J. Toomey, New York, NY (Michael J. Kozoriz of counsel), for
Shkolnik, PLLC (Mischel & Horn, P.C., New York, NY [Scott
T. Horn and Stephanie A. Staal], of counsel), for respondent.
C. BALKIN, J.P., JEFFREY A. COHEN, SYLVIA O. HINDS-RADIX,
JOSEPH J. MALTESE, JJ.
DECISION & ORDER
action to recover damages for personal injuries, the
defendants appeal, as limited by their brief, from so much of
an order of the Supreme Court, Kings County (Solomon, J.),
dated December 3, 2015, as denied their motion for summary
judgment dismissing the complaint.
that the order is reversed insofar as appealed from, on the
law, with costs, and the defendants' motion for summary
judgment dismissing the complaint is granted.
from the limited exception set forth in Hastings v
Sauve (21 N.Y.3d 122, 125-126), regarding a farm animal
that strays from the place where it is kept (see Carey v
Schwab, 122 A.D.3d 1142, 1143-1145), which is not at
issue here, "New York does not recognize a common-law
negligence cause of action to recover damages for injuries
caused by a domestic animal" (Egan v Hom, 74
A.D.3d 1133, 1134; see Doerr v Goldsmith, 25 N.Y.3d
1114, 1116; Hastings v Sauve, 21 N.Y.3d at 125-126;
Petrone v Fernandez, 12 N.Y.3d 546, 550; Bueno v
Seecharan, 136 A.D.3d 702; Lew v Stratigakis,
135 A.D.3d 832). Accordingly, to the extent that the
complaint in this action alleged common-law negligence causes
of action to recover damages for injuries caused by the
defendants' dog, the Supreme Court should have awarded
summary judgment to the defendants dismissing those causes of
action (see Doerr v Goldsmith, 25 N.Y.3d at 1116;
Hastings v Sauve, 21 N.Y.3d at 125-126; Petrone
v Fernandez, 12 N.Y.3d at 550; Roche v Bryant,
81 A.D.3d 707, 708).
to the defendants' contention, the complaint asserted a
cause of action premised on strict liability (see
generally Scoyni v Chabowski, 72 A.D.3d 792, 793).
"To recover upon a theory of strict liability in tort
for a dog bite or attack, a plaintiff must prove that the dog
had vicious propensities and that the owner of the dog...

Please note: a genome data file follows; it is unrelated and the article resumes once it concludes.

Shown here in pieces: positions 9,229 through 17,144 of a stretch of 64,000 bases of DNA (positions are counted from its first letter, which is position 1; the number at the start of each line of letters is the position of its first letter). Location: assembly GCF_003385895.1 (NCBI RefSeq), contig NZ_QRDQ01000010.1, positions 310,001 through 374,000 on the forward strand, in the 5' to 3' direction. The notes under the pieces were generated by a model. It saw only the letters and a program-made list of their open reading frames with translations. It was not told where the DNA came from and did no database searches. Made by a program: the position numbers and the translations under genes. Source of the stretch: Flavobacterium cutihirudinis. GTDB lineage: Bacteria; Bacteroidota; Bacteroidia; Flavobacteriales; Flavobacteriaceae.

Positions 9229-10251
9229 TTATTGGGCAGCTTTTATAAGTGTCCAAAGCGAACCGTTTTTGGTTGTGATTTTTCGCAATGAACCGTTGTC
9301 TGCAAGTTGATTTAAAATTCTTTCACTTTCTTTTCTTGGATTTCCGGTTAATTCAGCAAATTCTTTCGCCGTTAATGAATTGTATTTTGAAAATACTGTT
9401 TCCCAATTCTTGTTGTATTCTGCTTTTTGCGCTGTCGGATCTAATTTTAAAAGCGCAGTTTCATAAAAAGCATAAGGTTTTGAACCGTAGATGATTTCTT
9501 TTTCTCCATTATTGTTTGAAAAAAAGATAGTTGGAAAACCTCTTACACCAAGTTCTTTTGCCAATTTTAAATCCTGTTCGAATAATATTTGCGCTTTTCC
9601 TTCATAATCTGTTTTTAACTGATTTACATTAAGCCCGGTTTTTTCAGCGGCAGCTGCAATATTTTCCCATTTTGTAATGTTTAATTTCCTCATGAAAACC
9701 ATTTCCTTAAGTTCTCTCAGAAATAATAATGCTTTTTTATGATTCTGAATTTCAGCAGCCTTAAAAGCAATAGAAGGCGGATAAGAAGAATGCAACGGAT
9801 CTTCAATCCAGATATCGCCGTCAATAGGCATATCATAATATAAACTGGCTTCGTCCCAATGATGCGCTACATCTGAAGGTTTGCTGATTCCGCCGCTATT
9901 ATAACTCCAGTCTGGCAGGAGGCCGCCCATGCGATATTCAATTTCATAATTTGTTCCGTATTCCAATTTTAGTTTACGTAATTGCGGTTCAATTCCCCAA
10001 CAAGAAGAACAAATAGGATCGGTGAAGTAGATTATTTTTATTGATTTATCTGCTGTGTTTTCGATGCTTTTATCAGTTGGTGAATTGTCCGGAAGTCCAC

knew or should have known of such propensities"
(Palumbo v Nikirk, 59 A.D.3d 691, 691; see
Petrone v Fernandez, 12 N.Y.3d at 550; Collier v
Zambito, 1 N.Y.3d 444, 446; Roche v Bryant, 81
A.D.3d 707; Ayres v Martinez, 74 A.D.3d 1002).
Vicious propensities include the propensity to do any act
that might endanger the safety of the persons and property of
others (see Collier v Zambito, 1 N.Y.3d at 446;
Dickson v McCoy, 39 NY 400, 403; Gammon v
Curley, 147 A.D.3d 727; Claps v Animal Haven,
Inc., 34 A.D.3d 715, 716). "Evidence tending to
prove that a dog has vicious propensities includes a prior
attack, the dog's tendency to growl, snap, or bare its
teeth, the manner in which the dog was restrained, and a
proclivity to act in a way that puts others at risk of
harm" (Hodgson-Romain v Hunter, 72 A.D.3d 741;
see Bard v Jahnke, 6 N.Y.3d 592, 597; Velez v
Andrejka, 126 A.D.3d 685, 686).
in support of their motion for summary judgment dismissing
the complaint, the defendants established, prima facie, that
the subject dog did not have vicious propensities (see
Collier v Zambito, 1 N.Y.3d at 447; Ioveno v
Schwartz, 139 A.D.3d 1012, 1013; Jackson v
Georgalos, 133 A.D.3d 719, 720; Roche v Bryant,
81 A.D.3d at 708; Ayres v Martinez, 74 A.D.3d at
1002). They submitted the deposition testimony of the
defendant Cynthia J. Miller, who testified that the dog had
been living with the defendants' family for about four
years prior to the incident, that the dog had "full
range of the downstairs" area of the house, and that it
had never attacked, bitten, or chased anyone. In opposition,
the plaintiff failed to raise a triable issue of fact.
the Supreme Court should have granted the defendants'
motion for ...